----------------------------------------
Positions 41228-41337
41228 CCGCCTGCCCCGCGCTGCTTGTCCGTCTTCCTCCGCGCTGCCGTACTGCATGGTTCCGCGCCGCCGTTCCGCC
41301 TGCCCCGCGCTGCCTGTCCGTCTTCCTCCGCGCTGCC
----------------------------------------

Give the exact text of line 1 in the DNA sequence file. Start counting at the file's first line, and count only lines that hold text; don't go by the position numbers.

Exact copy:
Positions 41228-41337